Nestled in the park-like grounds of the Santa Anita Oaks neighborhood of Arcadia, California is an historic 1937 Federal-style home—Locke House— designed by architect, Gerard Rae Colcord, known as “Hollywood society’s architect.” The home is modeled after an East Coast country estate.
In 2020, Locke House was chosen to be the Pasadena Showcase House of Design. Now in its 56th year, the venerable showcase is one of the longest-running house and garden tours in the country. The 6,700 square-foot home was reinterpreted by 17 interior designers and four exterior designers and was an opportunity to completely reimagine what the home could be, more than 80 years after it was built.
In our recently released aspire design and home Showhouse Issue, we sat down with Ammie Kim to learn more about her creative process in designing the dining room for this project.
Inside the Showhouse with Amme Kim
aspire design and home: How much time did you have to complete this room, start to finish?
Ammie Kim: I had roughly one-and-a-half months to complete this room.
aspire: What was your biggest challenge? Did you have a “Eureka!” moment during the process?
Ammie: My biggest challenge was deciding what mood I wanted the dining room to express. At first, I almost went for a sleek, modern style. However, after a lot of consideration, I decided on keeping the room classic and traditional.
aspire: What did you and your team accomplish that you thought would not happen in time?
Ammie: My artist team at Hattas Public Murals wonderfully delivered my vision for the mural perfectly just in time!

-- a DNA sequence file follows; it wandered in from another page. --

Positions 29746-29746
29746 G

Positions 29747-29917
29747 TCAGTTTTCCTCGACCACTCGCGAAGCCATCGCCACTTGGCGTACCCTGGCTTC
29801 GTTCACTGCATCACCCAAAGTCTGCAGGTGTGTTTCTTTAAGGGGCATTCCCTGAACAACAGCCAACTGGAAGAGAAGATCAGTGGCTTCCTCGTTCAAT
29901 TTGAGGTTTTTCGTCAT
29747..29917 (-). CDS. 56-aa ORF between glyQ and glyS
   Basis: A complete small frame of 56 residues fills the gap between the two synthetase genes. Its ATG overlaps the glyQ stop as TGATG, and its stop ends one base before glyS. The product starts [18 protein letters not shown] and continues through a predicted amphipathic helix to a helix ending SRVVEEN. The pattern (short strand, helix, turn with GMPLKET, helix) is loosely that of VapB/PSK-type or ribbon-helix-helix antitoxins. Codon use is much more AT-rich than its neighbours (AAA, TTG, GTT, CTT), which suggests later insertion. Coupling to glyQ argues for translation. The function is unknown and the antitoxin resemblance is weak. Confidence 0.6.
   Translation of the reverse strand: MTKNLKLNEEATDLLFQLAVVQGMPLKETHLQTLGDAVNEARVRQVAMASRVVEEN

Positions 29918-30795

Seeking Inspiration and Finding Cohesiveness
aspire: What was your inspiration for this room?
Ammie: My inspiration was derived from my trip to Barbizon, France. Throughout the entire trip, I was wonderstruck by the untouched, natural landscapes that were scattered all over the village.
aspire: Did you step out of your comfort zone for this project, and if so, why?
Ammie: For over 15 years, I have been sourcing from a particular supplier for dinnerware sets and dining room accessories, but for this project, I probably went to see more than ten showrooms to find the perfect dinnerware sets that would complement the mood for the room.
aspire: Despite the fact that there were so many designers involved, there is an inherent cohesiveness to the home. Did you all converse/collaborate? Or was this a completely individual process?
Ammie: In order to maintain equilibrium throughout the entire house, designers had to choose from a spectrum of 2020 colors from Dunn-Edwards. As designers having the same goal of creating an ideal living space, we connected and often shared design ideas and referred recommended suppliers to each other!
aspire: Is your preference for a showhouse a small space or a large space? Does one or the other provide a better opportunity to stretch your creativity?
Ammie: Personally, I prefer a large space where I can express my creativity without physical limits. For this showcase in particular, I chose the dining room as my first choice because I wanted to “go big or go home,” and since then, I have not regretted my decision at all.
“This or That?” with Ammie Kim
aspire: Paint or wallpaper?
aspire: Hardwood or rug?
aspire: Beach or Mountains?
aspire: Saturated color or black and white?
Ammie: Saturated color.
aspire: Brunch or dinner?
aspire: Mid-century or 18th Century?
aspire: Draperies, shades, or nothing?
aspire: 2001: A Space Odyssey or The English Patient?
Ammie: English Patient.
aspire: Week at the spa or Week of Broadway shows?
Ammie: Week at the spa.
Want More Good Design?
Click Here to view more interviews with the designers of Pasadena Showcase House for the Arts.
Photography by Peter Valli.
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